The Dodgers have had an embarrassment of riches the year, arguably none better than the development — and relative health — of Wood. A former second-round pick of the Braves, Wood pitched parts of three seasons in Atlanta before being traded to Los Angeles in a three-team deal in which the Dodgers gave up a handful of prospects, none of whom have panned out.

Wood showed some promise in Atlanta and had a decent ’16 season for the Dodgers before he succumbed to injury. While Wood has spent some time on the DL this year, he’s stayed relatively healthy and looks to continue his breakout season down the stretch.

Wood is a few innings shy of qualifying among season leaders, but barring another injury after his return to begin September he should be qualified by the end of the season. Beyond Wood’s sparkling 14-1 record, he is in the top 10 among starters in ERA (2.41), FIP (2.95), xFIP (3.05), GB% (56.3), BAA (.206) and WHIP (1.01). Wood is keeping hitters off balance this season, forcing a 35.9 O-Swing% (third best in baseball) and getting a ton of swings and misses. His 12.4 SwStr% is easily a career best and is almost three percentage points higher than his career average. Wood uses his sinking fastball almost 50% of the time, and it’s rated as the seventh most valuable sinker according to Fangraphs’ Pitch Type Values. His changeup has been even better, and its 13.9 rating is third best.

With Kershaw and Wood returning to the rotation as the calendar turns to September, the Dodgers are locked and loaded with two aces (arguably four aces with Yu Darvish and Rich Hill) at the top of their rotation entering the postseason.

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Aaron Nola – Philadelphia Phillies

Nola having a strong ’17 season can’t be classified as a complete surprise, but after a disappointing ’16, Nola has taken steps forward to become one of the better starters in the NL this year. The Phillies’ No. 7 overall selection in the ’14 draft, Nola was fast-tracked through the Minors, debuted in ’15 and was a full-time member of the rotation last year. Nola looked to have it all figured out quickly after a dominant start last season, posting a 2.65 ERA and .212 BAA with 85 strikeouts in 78 innings over his first 12 starts. He then posted a 9.82 ERA in his next eight starts before his season ended with an elbow injury. Nola fortunately didn’t need Tommy John Surgery and has come back in a big way this year.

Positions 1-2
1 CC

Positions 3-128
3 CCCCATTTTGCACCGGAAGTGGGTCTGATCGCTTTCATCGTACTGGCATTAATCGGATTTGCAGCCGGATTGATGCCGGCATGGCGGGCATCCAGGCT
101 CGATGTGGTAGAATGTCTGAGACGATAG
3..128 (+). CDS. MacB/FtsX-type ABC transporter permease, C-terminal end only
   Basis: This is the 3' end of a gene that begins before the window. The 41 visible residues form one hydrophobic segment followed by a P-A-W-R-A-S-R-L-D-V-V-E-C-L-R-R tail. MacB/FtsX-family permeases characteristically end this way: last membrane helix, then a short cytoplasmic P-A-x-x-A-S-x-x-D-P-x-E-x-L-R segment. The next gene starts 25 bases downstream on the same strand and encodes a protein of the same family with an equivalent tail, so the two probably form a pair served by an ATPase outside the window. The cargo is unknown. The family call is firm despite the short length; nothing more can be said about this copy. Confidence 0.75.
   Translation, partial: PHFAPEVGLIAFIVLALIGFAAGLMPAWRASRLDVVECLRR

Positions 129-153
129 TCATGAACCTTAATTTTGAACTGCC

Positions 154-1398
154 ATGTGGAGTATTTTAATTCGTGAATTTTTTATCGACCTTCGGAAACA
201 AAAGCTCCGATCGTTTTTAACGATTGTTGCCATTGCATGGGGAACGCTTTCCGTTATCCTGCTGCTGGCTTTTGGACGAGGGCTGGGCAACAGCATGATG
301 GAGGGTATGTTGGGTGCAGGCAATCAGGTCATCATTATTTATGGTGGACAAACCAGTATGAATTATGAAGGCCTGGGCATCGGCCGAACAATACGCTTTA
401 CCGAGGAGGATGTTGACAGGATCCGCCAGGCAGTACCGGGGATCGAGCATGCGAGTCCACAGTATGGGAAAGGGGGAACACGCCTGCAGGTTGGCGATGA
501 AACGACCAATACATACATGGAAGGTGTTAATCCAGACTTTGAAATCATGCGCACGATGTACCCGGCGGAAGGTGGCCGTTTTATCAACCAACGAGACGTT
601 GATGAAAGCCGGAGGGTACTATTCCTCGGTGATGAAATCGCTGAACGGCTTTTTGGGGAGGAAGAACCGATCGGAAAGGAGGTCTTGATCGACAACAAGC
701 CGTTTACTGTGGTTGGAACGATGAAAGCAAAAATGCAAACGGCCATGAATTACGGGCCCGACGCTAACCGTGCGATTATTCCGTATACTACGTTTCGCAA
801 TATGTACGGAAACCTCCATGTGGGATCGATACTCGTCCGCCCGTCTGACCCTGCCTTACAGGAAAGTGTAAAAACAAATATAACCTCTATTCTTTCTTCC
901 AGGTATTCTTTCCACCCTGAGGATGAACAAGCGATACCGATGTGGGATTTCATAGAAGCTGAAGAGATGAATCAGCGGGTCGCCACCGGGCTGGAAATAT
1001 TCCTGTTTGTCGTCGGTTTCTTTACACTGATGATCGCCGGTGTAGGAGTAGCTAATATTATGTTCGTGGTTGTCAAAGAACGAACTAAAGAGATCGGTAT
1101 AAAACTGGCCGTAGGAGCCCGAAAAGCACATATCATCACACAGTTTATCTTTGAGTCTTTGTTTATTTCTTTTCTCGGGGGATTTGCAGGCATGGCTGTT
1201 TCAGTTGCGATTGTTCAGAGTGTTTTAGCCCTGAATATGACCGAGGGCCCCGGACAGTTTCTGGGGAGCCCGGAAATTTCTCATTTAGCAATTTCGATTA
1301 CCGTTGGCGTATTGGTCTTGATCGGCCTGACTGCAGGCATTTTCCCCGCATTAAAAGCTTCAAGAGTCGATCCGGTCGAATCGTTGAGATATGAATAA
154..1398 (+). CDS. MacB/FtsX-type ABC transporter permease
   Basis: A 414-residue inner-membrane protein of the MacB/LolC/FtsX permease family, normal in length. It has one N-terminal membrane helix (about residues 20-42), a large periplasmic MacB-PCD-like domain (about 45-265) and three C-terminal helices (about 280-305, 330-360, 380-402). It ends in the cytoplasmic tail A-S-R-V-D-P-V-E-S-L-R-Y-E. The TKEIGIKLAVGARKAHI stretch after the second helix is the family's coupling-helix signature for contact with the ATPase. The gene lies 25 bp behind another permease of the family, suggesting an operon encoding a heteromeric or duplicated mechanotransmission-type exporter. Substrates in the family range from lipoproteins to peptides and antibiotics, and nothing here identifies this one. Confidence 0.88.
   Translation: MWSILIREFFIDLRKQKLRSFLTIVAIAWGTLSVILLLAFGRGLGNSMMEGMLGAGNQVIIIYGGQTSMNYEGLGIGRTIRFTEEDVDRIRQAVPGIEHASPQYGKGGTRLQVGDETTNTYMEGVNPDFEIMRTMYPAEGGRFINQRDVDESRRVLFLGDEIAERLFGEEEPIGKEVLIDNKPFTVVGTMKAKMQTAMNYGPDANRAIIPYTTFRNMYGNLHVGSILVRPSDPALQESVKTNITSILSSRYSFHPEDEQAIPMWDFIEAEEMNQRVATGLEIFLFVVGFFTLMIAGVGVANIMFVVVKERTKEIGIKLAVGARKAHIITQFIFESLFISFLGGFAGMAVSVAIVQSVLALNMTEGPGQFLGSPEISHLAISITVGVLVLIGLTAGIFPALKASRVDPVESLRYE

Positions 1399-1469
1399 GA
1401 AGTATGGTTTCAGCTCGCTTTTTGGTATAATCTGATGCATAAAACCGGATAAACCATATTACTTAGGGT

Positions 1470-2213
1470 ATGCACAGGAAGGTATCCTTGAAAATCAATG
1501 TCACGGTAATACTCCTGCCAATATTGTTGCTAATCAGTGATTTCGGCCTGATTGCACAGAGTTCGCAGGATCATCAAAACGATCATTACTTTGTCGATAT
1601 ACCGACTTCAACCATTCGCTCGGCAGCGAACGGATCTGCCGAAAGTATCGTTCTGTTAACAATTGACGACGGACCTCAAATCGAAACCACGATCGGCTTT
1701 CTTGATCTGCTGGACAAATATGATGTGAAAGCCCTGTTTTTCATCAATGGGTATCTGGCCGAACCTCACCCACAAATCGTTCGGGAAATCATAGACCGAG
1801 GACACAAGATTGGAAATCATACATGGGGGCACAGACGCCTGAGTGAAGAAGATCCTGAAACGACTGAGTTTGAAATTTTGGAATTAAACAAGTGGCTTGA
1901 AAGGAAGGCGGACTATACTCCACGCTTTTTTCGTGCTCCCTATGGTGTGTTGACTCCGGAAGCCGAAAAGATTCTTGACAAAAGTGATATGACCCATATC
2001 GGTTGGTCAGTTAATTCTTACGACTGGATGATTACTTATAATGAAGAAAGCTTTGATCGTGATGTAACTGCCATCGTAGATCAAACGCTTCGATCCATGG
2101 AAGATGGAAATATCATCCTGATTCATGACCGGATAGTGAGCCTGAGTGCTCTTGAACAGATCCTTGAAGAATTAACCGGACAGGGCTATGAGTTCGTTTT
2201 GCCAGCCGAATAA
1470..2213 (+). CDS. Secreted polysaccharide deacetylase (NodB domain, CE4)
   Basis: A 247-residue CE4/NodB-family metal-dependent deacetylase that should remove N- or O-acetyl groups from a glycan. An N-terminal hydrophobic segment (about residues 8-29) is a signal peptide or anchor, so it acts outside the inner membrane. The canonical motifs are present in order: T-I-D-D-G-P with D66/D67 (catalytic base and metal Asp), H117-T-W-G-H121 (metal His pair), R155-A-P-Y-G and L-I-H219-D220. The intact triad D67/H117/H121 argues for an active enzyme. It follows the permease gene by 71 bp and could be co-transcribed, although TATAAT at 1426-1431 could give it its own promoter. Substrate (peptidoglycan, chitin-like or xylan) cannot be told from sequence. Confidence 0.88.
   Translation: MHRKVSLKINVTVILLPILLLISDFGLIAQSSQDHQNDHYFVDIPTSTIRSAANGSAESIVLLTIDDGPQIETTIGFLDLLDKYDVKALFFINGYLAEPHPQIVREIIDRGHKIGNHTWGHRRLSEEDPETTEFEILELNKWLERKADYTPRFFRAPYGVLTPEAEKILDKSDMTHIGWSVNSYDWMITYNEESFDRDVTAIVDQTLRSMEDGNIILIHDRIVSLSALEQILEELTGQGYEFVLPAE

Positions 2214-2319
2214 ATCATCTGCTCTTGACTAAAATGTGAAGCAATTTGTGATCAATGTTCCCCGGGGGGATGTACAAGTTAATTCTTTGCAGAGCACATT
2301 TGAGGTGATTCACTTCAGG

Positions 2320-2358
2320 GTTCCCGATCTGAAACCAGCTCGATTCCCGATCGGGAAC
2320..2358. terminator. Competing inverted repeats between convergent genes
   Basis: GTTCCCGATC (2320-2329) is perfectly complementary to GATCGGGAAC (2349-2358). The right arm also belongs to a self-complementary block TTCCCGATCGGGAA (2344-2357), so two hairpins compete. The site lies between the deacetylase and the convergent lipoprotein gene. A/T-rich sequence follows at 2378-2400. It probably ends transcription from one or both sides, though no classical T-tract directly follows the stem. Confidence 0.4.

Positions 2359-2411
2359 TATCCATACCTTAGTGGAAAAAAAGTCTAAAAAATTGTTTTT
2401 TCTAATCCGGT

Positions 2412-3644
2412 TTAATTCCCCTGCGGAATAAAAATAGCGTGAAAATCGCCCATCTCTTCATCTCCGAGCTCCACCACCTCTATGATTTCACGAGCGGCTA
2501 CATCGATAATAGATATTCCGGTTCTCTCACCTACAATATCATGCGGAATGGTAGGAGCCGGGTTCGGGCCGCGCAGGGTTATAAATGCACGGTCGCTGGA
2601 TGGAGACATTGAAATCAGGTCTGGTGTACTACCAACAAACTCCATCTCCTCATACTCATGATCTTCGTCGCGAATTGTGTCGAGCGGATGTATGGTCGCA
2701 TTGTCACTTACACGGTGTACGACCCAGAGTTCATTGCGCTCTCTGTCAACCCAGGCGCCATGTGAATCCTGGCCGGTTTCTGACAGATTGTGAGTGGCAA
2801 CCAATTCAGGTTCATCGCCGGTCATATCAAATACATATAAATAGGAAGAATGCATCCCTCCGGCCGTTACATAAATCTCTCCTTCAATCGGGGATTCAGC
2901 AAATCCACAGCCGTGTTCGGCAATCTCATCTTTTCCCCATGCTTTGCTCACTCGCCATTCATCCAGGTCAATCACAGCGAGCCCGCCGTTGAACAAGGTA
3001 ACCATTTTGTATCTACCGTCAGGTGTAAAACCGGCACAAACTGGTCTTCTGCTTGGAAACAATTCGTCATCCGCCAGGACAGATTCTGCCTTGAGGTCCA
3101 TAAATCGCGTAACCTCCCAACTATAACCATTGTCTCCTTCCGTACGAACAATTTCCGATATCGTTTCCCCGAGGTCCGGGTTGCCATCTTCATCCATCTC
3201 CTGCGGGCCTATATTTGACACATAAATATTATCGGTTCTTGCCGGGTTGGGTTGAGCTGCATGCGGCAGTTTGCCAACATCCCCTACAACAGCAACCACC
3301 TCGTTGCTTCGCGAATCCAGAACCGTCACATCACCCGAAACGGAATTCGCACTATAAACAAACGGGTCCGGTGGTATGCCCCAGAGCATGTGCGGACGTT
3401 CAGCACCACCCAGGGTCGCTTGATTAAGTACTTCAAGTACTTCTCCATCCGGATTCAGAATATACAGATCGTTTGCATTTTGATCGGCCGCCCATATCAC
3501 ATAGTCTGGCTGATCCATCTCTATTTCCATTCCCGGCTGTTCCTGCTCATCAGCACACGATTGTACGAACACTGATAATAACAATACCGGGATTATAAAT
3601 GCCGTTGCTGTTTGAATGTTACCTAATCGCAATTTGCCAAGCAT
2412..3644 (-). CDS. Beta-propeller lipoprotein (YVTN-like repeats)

Nola’s 3.46 ERA, 3.6 WAR, 49 GB% and 9.2 K/9 through 22 starts all rank in the top 20 in baseball, and his 0.85 HR/9 and 3.22 FIP are top 10. Nola’s upped his SwStr% from 9.6 to to 10.4 this year and his fastball — which garned a -8.4 Pitch Value last year — is now rated 5.0 with the velocity up a full MPH to 92.4.

Last season, despite the 4.78 ERA, Nola’s .334 BABIP and 3.08 FIP showed there was some bad luck in play, and he has proved that this season and looks like the ace of the future for the Phillies.

James Paxton – Seattle Mariners

Since Paxton debuted with the Mariners in ’14, fans have been waiting for a full season out of him to see just what he can do. Injuries unfortunately have been the big story in his young career. The young left-hander from Canada, ‘Big Maple’ as many call him, missed much of ’15 with a finger issue and then had two separate stints on the DL last season. When healthy, Paxton has pitched well, and while injuries have again struck this season, he’s been one of the most dominant pitchers in baseball when on the mound this year.

Paxton has gone 12-3 over 20 starts for the Mariners, who are missing both he and Felix Hernandez as they push for a Wild Card spot. Should he have enough innings to qualify, he’d rank seventh in MLB with a 2.78 ERA and 3.15 xFIP, and second only to Sale with a 2.50 FIP. He’s also top 10 with a 10.38 K/9 and leads baseball having given up just seven homers in 119.2 IP (0.53 HR/9).

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The lefty dominates with a 96-MPH fastball with a pitch value of 19.6 (behind just Sale and Justin Verlander) which is mixed in with a cutter to go along with a changeup and a knuckle curve. Paxton’s 12.7 SwStr% is one of the highest in the league and batters have managed to hit just .215 against him. Currently dealing with a pectoral injury, the Mariners hope to have him back in mid-September. If they can get Paxton and King Felix back for the final few weeks of the year, they’ll have a good shot at snagging a Wild Card spot.